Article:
I’m doing a html5 game and my problem is that the sprite-movements aren’t very smooth.
The game sometimes stops for half a second and then continues, the problem is noticeable when i preview it in Firefox and far less than usable when i run the apk on my Android device (I got a cheap phone but it should be able to handle this).
The problem seems to be more often occurring to when there are a lot of sprite/camera movements.
Things I’ve done so far:
- Optimized the game loop so that it will be effective/short.
- Removed a background picture so that the background is just a solid color instead.
- Added limits to camera movements.
These things have improved things quite a lot but not to an acceptable level.
Is there any good way to monitor execution times for code-sections in html5-games like “Display performances” for native games?
Can i make sprite-handling less resource-consuming? Will it make a major difference if i use lower picture resolutions, have less frames in the animations, resize the pictures before loading them instead of using scaling inside GDevelop?
Are there any known pitfalls in GDevelop that newbies usually have problems with, resource-consuming functions that can be replaced with others?
I’m currently using a “for each-loop” to move all the movable sprites according to object-vars with their angle/speed, is it possible to somehow run this in a separate thread? Like having two game-loops in the same scene, one for all sprite-movements and one for all other functions?
In the scene properties, there is an option called “Objects internal sort” that is always set to “Fast sort(faster but risk of flickering)” regardless of if i try to set it “Stable sort” instead. Could this be related to my problem?
It will be a lot easier to fix if you could upload your .gdg file or some screenshots of your code (if it’s short).
Put a timer reset at the start of a function and a a timer pause at the end of it. Keep track of how many times the function is called. After some number of calls to the function (say 100), output this timer value to a text object. You can then see what functions are taking up the most time.
Yes this can make a huge difference, especially if you’re loading tons of objects. I was just messing around with a game using around 6500 instances of an object and taking that image file size down from ~950 bytes to 750 bytes made a very noticeable performance boost!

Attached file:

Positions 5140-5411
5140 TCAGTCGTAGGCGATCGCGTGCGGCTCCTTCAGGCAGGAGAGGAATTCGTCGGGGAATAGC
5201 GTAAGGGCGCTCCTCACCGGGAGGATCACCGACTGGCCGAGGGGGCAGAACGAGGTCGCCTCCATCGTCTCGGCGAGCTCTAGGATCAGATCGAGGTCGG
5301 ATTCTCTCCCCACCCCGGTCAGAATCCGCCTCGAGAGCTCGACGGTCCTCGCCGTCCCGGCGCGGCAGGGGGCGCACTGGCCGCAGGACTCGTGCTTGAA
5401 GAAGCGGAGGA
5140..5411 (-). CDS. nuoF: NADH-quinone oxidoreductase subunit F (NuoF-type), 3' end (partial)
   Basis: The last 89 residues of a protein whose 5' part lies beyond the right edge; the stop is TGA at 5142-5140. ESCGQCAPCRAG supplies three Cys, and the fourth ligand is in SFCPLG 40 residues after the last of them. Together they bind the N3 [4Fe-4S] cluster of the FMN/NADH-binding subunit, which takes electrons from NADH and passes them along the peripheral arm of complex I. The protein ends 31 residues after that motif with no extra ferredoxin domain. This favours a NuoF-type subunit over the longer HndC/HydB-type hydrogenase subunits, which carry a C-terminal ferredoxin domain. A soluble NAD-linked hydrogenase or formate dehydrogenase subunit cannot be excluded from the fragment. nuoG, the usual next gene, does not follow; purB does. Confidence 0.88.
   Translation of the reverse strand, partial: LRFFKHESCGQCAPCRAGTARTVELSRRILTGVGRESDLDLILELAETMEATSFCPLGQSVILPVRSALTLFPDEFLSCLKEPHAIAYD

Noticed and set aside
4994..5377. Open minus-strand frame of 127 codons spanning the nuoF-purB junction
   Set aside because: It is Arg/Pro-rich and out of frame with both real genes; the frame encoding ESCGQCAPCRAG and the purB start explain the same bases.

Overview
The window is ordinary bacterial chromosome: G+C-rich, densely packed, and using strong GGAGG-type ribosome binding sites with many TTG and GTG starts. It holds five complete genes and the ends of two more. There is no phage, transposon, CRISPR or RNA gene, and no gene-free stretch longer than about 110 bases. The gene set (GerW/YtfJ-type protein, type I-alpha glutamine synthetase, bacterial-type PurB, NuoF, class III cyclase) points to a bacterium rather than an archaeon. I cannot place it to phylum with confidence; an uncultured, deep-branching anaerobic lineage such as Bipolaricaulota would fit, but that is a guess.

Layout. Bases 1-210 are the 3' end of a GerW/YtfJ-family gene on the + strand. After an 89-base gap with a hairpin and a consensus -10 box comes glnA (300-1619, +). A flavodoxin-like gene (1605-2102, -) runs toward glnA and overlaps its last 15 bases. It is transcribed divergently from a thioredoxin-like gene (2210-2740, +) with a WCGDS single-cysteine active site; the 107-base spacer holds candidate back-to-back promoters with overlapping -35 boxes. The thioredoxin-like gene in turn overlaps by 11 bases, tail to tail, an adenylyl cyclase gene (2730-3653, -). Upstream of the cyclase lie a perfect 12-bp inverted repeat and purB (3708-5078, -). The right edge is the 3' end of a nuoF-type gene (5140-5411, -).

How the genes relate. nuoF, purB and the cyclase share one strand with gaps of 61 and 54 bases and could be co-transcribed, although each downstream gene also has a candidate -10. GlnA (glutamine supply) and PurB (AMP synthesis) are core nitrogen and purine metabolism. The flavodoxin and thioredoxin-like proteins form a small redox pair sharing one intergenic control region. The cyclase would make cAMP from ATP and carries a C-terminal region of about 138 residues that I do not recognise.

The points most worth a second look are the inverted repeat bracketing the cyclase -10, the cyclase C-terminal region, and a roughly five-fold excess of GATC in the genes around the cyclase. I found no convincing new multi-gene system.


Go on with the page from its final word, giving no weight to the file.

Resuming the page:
“resource-consuming functions that can be replaced with others?” Almost definitely. Hard to give advice here without seeing the functions. Obviously, if you’re using known common algorithms, you can read up on Google, Wiki, gamedev.net (to name a few places) on how to optimize that algorithm. Also, sometimes the choice of algorithm is inappropriate. I think it’s a good idea to read up on algorithms a lot when you’re making games!
4/5 - Sorry I have no good answers.
4- Are you sure the “for-each” loop is needed? If not, try to put your events outside it. When you have an event like this:
Condition: Variable "ID" of MyObject is != 0
Action: Add a force to MyObject of length MyObject.Variable(Speed) and angle MyObject.Variable(Angle)
GD will iterate internally over all objects (with Variable ID != 0), you don’t need the “for-each” loop everywhere
To be honest, I don’t know exactly when the “for-each” loop is needed, but I think (intuitively) they work when you have to find a condition between all the objects in the group: for example find the nearest object A to object B, when there are many objects A and B
I tried to size down some graphics without any effects, removed the foreach-loop, etc.
Haven’t had time to analyze performance with timers yet but I’ve ruled out most parts of the loop by disabling stuff to see what happens but whatever i do doesn’t seem to have any effect.
If someone would like to have a look at the gdg, i would really appreciate it:
Checking collisions is expensive. Don’t check for collisions every single frame. Put a timer on it (I find 0.05s seems to work well for most games that don’t involve high speeds).
Your enemy movement function is also large. You could consider putting a timer on that also (maybe 0.04s or something like that). You will need to adjust the values to keep the enemy movement the same.
I tried these changes on your game and it runs smoothly on my laptop whereas the original preview showed the pausing and jitters that you described in your first post.
Thanks Mats, it works ok now.